Boeing continues to work to improve 737 MAX
Oct. 29, 2013, Renton, Wa. - The Boeing program continues to make steady development progress since reaching Firm Configuration on the 737 MAX 8 in July. Engineers have completed an assessment of the airplane's performance confirming an additional 1 percent fuel-efficiency improvement over the 13 per cent already promised to customers.
"Program and airplane performance just continues to improve," said Keith Leverkuhn, vice president and general manager, 737 MAX program, Boeing Commercial Airplanes. "We have been very disciplined in our approach and continue to realize more benefit for our customers as we retire risk on the program and get further into development."
Airlines that will operate the 737 MAX now will realize a 14 per cent fuel-efficiency improvement over today's most fuel efficient single-aisle airplanes. At longer ranges, the improvement will be even greater.
"This recent fuel-efficiency gain will widen the performance gap in the single-aisle market, reinforcing the 737 MAX's position as the value leader," said Leverkuhn.
The 737 MAX will feature several new systems that will improve the management of maintenance information. For example, some Built-In Test Equipment (BITE) information will be brought into the flight deck. Today, maintenance technicians access this fault data in the forward electronic equipment bay of the airplane. By bringing this data up to the flight deck, maintenance issues can be resolved faster.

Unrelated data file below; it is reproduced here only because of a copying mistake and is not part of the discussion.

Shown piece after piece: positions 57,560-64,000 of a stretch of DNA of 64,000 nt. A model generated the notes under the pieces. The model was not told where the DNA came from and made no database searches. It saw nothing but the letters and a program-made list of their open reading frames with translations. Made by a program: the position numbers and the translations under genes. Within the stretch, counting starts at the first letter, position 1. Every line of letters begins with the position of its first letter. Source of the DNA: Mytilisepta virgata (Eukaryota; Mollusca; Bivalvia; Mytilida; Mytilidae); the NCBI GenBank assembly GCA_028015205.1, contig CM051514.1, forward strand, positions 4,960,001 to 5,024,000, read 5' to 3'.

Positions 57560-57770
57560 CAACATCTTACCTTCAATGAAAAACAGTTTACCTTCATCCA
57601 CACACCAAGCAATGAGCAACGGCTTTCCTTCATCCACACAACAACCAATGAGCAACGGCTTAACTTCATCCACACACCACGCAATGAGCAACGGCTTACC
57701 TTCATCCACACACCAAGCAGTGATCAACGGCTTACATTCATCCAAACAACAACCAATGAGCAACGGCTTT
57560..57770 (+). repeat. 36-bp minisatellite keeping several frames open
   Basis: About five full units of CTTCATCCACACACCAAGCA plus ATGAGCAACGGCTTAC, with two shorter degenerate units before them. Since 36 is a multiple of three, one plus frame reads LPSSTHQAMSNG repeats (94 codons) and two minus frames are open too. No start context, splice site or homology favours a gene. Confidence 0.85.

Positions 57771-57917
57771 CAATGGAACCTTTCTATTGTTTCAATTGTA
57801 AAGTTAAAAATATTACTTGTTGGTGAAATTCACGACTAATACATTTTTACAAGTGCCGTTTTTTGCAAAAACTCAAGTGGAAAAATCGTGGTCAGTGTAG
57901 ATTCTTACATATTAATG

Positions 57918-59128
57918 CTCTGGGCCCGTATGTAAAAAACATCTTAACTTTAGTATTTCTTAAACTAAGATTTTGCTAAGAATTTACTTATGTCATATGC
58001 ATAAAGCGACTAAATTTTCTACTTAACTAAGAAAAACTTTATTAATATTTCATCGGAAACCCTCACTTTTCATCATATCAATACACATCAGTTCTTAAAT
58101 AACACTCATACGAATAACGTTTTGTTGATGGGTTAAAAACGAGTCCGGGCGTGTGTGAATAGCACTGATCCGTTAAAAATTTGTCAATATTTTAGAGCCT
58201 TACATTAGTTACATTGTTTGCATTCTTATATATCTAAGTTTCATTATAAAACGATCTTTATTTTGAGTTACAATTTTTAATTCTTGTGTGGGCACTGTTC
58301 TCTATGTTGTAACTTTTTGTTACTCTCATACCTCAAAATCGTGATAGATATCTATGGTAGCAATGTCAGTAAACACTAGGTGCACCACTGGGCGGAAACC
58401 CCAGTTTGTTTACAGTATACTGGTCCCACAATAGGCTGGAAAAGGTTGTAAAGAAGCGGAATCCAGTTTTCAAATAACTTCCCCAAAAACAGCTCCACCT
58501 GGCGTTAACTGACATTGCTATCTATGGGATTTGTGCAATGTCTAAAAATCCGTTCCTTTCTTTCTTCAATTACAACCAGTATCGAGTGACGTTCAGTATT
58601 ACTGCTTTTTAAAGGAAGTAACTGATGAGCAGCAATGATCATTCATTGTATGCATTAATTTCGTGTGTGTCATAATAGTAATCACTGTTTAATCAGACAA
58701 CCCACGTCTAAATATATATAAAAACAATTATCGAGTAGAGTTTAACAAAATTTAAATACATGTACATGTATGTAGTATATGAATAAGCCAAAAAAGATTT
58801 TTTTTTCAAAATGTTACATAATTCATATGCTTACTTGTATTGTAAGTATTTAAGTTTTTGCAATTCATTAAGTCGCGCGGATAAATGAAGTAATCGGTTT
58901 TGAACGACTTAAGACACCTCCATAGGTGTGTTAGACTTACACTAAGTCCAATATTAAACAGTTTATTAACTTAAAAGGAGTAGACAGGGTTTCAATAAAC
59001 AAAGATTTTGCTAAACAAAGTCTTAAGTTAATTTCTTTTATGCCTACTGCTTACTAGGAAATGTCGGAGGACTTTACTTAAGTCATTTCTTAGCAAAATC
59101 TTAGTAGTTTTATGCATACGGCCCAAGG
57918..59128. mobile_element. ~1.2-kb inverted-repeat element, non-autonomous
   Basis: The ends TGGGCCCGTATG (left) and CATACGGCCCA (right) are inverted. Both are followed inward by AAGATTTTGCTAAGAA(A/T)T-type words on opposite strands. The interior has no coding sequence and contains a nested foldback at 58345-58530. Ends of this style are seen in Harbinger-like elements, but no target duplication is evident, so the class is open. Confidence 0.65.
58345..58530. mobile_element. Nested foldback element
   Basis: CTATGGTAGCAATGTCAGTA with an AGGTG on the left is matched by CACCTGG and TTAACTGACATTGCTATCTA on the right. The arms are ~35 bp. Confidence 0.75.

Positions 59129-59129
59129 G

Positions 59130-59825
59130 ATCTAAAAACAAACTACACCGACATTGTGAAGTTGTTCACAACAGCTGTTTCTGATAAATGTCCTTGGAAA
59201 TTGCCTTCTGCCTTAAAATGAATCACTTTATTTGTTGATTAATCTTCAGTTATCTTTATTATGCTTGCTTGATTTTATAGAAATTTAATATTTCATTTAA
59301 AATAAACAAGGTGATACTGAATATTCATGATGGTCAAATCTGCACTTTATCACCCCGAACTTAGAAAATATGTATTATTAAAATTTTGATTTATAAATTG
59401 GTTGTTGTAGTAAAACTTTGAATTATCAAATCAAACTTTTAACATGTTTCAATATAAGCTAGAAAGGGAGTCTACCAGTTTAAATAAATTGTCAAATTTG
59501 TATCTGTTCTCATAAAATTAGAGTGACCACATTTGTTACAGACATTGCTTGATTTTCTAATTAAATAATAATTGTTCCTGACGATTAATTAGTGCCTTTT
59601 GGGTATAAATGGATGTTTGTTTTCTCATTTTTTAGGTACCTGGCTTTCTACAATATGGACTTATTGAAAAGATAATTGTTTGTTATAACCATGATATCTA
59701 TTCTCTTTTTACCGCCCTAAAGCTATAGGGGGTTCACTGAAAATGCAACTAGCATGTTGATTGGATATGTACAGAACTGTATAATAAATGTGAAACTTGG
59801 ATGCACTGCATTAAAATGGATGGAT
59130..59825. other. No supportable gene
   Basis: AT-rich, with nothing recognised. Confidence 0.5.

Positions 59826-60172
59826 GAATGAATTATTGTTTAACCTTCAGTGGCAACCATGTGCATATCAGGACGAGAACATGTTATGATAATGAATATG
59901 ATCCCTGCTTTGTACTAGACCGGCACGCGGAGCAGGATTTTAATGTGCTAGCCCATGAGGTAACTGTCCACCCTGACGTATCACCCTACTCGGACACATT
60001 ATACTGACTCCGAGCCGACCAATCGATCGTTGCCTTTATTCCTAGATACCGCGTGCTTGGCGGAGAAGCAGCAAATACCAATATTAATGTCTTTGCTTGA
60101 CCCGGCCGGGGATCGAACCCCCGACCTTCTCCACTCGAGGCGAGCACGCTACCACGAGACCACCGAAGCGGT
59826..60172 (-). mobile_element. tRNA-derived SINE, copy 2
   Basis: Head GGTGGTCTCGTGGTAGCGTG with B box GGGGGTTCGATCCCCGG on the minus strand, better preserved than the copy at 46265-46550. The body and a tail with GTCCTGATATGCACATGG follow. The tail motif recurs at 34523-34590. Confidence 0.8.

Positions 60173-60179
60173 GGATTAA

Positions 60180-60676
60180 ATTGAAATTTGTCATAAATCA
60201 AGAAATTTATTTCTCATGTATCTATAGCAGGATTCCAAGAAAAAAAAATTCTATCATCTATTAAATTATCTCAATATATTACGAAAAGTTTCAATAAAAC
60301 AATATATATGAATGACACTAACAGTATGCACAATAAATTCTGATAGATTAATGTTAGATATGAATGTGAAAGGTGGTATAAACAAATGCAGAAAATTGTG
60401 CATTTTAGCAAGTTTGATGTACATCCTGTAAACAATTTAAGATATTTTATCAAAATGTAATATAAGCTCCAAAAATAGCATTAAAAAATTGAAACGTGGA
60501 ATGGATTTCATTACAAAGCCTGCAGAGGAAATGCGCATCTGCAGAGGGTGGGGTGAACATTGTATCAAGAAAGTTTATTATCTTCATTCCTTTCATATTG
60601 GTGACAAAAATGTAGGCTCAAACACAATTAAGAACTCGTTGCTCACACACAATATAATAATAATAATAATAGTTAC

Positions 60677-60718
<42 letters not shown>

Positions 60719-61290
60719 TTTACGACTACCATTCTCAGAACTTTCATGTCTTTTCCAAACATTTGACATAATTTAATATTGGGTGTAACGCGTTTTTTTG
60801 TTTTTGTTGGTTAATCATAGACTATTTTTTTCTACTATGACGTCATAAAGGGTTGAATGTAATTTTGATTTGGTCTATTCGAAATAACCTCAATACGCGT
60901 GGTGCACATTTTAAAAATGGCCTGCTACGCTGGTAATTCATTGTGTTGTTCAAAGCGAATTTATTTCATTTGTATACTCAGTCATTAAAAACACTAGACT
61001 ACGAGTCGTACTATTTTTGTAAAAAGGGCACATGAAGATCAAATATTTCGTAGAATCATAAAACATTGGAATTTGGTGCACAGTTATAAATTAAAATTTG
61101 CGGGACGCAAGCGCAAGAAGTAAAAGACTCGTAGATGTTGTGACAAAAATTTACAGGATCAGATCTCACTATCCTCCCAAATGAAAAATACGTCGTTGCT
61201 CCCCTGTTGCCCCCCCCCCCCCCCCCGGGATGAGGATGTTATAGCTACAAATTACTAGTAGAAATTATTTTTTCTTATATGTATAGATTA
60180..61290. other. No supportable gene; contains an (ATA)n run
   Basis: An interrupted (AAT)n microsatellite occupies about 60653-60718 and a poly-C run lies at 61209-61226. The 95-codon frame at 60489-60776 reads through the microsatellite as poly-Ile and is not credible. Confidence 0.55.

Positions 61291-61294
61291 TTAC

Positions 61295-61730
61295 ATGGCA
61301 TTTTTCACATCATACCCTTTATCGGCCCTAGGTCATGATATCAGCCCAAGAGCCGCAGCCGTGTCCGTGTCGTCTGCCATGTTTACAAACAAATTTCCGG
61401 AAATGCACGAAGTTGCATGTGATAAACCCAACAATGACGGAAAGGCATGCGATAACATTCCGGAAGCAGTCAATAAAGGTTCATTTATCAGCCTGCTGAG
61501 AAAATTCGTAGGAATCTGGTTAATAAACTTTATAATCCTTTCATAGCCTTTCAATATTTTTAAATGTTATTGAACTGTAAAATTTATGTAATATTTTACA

The MAX also will include an enhanced onboard network system comprised of a digital flight data acquisition unit (eDFDAU) and network file server (NFS). These systems will provide a centralized data collection system with more storage capacity, doubling the maintenance data available during flight. The system will be capable of connecting the airplane in flight to airplane operations on the ground enabling airlines to better prepare for potential dispatch issues.
"We are enhancing the capability of the 737 MAX to meet the future needs of a digital world," said Michael Teal, chief project engineer, 737 MAX. "Recognizing that the Next-Generation 737 is already the most reliable single-aisle airplane with 99.7 per cent of flights departing on time, we are being very deliberate about any changes we make to the airplane systems on the 737 MAX to make the airplane even easier to operate and maintain."
Some of these systems such as the eDFDAU and NFS are under development for initial delivery on the Next-Generation 737 prior to the 737 MAX. Many of these systems were tested during the 737 ecoDemonstrator program last year, showing the value they will provide to airlines operating the 737 MAX.
"Through careful testing and selective application on the Next-Generation 737 before MAX enters service, we can ensure these systems are ready to enhance the management of our customers' fleets," said Teal.
Engineers continue to make progress on the detailed design of the airplane. Recently the team completed the Firm Systems Definition, which defines the hardware locations for the systems on the airplane.
"Throughout the design process we'll continue to look for opportunities to improve operational performance, schedule and cost for our customers," said Leverkuhn. "We are on track for first delivery of the 737 MAX in the third quarter of 2017."